Coloured shadows

Make different coloured shadows using torches and cellophane.

You will need

  • three small torches
  • red, blue and green cellophane
  • baking paper
  • scissors
  • sticky tape
  • white, vertical surface (such as wall or door)
  • small object (such as cork or a salt shaker).

What to do

  1. What colour does the cellophane covered torches make when aimed at the same spot?

    Roughly measure the size of the front end of each one of your torches.
  2. Cut a square of red cellophane large enough so it will completely cover the end of the torch. Repeat this step by estimating and cutting a similar square of baking paper.
  3. Place the cellophane over the end of the torch and sticky tape its edges in place, so the light can pass through it. Place the baking paper over the cellophane and sticky tape it in place as well.
  4. Repeat the above steps for the blue and green cellophane, giving you three torches that shine red, green and blue light. The baking paper diffuses the light, giving you an even glow.
  5. Find a dark room and a white surface. Turn on each torch and shine them on the same spot. What colour is the light?
  6. Put the small object in front of the torches. How many shadows can you see? What colour are they?
  7. Shine only two torches on the same spot. What happens to the colours?

What's happening

Imagine the light coming out of the torch as waves rippling across a pond. Some of these are tiny ripples. Others are long bumps. These are described as 'wavelengths' of light.

To see these wavelengths as light, we use a type of cell inside your eyeball called a 'cone'. When it is hit by a wave of light, it sends a message to the brain which helps it to create an image.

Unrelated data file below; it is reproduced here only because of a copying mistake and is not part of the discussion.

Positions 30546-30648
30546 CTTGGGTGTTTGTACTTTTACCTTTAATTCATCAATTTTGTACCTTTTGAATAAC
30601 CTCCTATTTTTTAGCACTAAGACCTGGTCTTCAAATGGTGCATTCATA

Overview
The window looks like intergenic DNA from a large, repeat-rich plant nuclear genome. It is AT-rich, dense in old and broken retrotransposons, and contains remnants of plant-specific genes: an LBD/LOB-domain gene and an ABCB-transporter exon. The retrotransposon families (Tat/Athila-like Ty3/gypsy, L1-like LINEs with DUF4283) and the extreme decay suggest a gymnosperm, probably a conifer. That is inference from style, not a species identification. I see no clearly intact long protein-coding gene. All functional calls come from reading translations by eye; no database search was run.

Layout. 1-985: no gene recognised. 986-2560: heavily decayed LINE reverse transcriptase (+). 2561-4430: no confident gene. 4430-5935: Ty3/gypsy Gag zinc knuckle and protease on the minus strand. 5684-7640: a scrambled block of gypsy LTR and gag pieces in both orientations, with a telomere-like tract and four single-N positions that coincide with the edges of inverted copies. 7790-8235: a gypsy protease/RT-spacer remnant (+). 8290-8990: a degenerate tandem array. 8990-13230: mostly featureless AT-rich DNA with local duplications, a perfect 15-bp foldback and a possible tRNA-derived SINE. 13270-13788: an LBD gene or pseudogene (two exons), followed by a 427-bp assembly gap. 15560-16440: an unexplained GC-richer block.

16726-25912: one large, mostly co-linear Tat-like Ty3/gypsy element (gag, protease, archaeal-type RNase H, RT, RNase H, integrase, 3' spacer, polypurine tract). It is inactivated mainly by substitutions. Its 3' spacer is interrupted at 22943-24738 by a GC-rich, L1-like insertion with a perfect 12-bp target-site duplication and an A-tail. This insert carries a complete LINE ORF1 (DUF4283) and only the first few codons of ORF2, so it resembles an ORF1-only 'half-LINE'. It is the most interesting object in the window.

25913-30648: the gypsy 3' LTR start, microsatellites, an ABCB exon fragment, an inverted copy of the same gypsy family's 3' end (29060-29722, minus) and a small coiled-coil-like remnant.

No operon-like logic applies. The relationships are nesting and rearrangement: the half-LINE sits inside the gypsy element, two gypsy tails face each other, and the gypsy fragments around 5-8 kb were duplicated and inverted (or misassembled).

Cones come in three varieties; one responds to the light waves that are shortest (called an 'S' cone); another to light waves that are longest (called an 'L' cone); and a third to waves that are sized somewhere in between (or the 'M' cone).

When an S cone cell sends a lot of messages to the brain, we recognise it as the colour blue. When L cone cells do this, we see red. The third type, M, creates what we see as the colour green.

To see other colours, the cells must send a combination of messages. For example, if L and M both send messages at the same time, the brain sees the colour yellow. This can happen when there is a mix of long and medium sized waves, such as when you shine both the red and green torch on the same patch of wall. If S and M cells send messages together, such as when blue and green light mixes, the brain might see a colour called 'cyan'. L and S cone cells acting together can produce a pinky-purple colour called magenta.

Shining all three colours on the same patch makes a mix of short, medium and long waves, which affects all three types of cones. When this happens, the brain interprets the mixture of messages from the eye as white.


When painting a picture, you can make green by mixing yellow and blue paints. This is called 'colour by subtraction' – the particles in the blue and yellow paint absorb (or 'subtract') different colours from the surrounding light until only green is left, which bounces out of the paint and into your eye.

In subtractive mixtures, there are three primary colours; red, blue and yellow. From these, nearly all hues of colour can be made. Adding white or black paint can produce different shades.

Combining coloured lights, however, is different. In this case, yellow isn't a primary colour. Instead, it is produced by mixing red and green light. This is called 'colour by addition'; light is added together to produce colour, rather than subtracted from the white light shining on a painted surface.

Combining three primary colours of paint in equal amounts usually results in a brown-grey coloured mess. On the other hand, mixing the primary colours of light (red, blue and green) makes a beautiful spot of pure white light.


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